The Quill Worker

Plains, plains, and the prairie land which the sunlight floods and fills,
To the north the open country, southward the Cyprus Hills;
Never a bit of woodland, never a rill that flows,
Only a stretch of cactus beds, and the wild, sweet prairie rose;
Never a habitation, save where in the far south-west
A solitary tepee lifts its solitary crest,
Where Neykia in the doorway, crouched in the red sunshine,
Broiders her buckskin mantle with the quills of the porcupine.

Neykia, the Sioux chief's daughter, she with the foot that flies,
She with the hair of midnight and the wondrous midnight eyes,
She with the deft brown fingers, she with the soft, slow smile,
She with the voice of velvet and the thoughts that dream the while,--
"Whence come the vague to-morrows? Where do the yesters fly?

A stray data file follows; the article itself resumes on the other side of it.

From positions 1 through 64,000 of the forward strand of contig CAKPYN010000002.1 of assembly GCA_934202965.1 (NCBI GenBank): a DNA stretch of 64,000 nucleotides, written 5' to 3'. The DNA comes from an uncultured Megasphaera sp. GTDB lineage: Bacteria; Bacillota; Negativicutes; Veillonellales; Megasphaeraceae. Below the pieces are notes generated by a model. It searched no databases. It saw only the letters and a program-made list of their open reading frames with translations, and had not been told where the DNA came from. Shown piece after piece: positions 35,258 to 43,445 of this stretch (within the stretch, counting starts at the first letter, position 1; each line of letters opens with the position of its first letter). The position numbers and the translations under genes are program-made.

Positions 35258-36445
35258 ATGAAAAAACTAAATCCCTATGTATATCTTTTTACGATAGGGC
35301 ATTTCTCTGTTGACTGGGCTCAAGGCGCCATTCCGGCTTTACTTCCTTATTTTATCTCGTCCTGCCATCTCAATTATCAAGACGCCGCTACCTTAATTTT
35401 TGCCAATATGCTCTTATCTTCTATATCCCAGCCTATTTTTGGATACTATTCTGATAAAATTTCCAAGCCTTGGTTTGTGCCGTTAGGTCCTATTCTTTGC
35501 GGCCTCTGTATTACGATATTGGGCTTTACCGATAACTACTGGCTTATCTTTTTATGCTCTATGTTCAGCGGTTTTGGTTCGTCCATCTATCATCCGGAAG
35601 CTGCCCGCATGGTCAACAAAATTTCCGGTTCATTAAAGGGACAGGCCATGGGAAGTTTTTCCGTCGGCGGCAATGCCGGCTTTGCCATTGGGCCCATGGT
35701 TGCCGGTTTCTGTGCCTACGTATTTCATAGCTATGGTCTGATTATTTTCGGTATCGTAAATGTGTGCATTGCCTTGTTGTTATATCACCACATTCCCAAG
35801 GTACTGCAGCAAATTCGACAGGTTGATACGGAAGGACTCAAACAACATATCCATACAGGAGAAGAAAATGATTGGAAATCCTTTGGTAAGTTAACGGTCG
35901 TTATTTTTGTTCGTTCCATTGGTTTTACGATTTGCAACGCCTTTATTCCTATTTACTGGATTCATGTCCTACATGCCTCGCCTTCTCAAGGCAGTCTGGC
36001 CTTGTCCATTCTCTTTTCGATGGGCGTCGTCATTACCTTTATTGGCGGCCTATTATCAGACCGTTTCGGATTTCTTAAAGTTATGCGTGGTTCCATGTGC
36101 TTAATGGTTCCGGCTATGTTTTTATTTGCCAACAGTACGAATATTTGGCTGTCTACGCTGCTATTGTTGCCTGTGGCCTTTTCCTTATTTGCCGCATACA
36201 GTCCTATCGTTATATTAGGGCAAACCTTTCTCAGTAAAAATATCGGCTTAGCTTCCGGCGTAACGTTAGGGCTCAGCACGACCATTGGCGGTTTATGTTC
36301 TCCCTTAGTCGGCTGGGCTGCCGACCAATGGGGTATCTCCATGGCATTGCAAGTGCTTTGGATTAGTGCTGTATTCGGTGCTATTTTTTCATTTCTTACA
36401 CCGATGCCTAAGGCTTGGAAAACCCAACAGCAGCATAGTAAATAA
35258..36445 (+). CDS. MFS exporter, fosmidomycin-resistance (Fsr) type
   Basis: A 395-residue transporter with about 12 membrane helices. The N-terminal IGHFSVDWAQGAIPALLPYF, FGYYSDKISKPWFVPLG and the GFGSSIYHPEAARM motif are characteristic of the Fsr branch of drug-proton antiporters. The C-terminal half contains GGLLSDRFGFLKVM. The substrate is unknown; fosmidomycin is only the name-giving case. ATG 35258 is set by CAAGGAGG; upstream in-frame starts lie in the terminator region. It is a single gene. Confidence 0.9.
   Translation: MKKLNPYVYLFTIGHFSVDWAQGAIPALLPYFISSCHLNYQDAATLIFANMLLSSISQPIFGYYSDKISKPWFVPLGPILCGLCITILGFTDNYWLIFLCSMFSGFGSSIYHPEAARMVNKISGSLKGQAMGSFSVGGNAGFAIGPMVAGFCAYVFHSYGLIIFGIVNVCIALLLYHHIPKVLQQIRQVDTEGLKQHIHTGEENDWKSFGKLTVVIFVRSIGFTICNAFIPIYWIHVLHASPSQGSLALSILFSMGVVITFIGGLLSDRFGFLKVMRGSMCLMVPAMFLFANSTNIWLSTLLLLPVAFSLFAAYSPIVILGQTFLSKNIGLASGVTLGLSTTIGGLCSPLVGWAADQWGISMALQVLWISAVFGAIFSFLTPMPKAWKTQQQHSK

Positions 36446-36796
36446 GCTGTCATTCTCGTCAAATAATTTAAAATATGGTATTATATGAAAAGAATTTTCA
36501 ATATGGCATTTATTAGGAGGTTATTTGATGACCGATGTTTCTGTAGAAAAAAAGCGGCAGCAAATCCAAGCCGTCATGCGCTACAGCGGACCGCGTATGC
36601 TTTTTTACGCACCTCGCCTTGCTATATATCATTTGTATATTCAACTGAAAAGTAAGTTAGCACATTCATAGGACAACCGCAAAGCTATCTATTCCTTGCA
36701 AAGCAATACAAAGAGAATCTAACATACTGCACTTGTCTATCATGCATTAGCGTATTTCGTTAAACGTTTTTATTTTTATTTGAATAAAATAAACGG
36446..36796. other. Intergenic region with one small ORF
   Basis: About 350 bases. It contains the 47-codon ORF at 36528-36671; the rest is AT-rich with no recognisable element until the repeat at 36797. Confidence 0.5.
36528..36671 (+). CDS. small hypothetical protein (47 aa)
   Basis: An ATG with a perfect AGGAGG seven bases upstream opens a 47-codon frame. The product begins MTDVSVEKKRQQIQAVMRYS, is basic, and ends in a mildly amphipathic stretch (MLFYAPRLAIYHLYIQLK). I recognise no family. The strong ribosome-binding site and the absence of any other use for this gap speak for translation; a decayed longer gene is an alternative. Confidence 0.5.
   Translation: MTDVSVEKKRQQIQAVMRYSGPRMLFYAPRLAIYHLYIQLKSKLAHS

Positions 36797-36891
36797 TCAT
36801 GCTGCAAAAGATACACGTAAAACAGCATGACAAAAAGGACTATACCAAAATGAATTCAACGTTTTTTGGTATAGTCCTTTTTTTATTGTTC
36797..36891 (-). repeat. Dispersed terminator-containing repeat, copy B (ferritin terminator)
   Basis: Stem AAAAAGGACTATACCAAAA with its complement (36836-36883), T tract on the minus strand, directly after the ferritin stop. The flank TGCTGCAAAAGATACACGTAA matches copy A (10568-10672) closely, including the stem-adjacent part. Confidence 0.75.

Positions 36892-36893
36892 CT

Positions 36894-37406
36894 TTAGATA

What is beyond the border of the prairie and the sky?
Does the maid in the Land of Morning sit in the red sunshine,
Broidering her buckskin mantle with the quills of the porcupine?"

So Neykia, in the westland, wonders and works away,
Far from the fret and folly of the "Land of Waking Day."
And many the pale-faced trader who stops at the tepee door
For a smile from the sweet, shy worker, and a sigh when the hour is o'er.
For they know of a young red hunter who oftentimes has stayed
To rest and smoke with her father, tho' his eyes were on the maid;
And the moons will not be many ere she in the red sunshine
Will broider his buckskin mantle with the quills of the porcupine.

by Emily Pauline Johnson

Other poems of JOHNSON (96)

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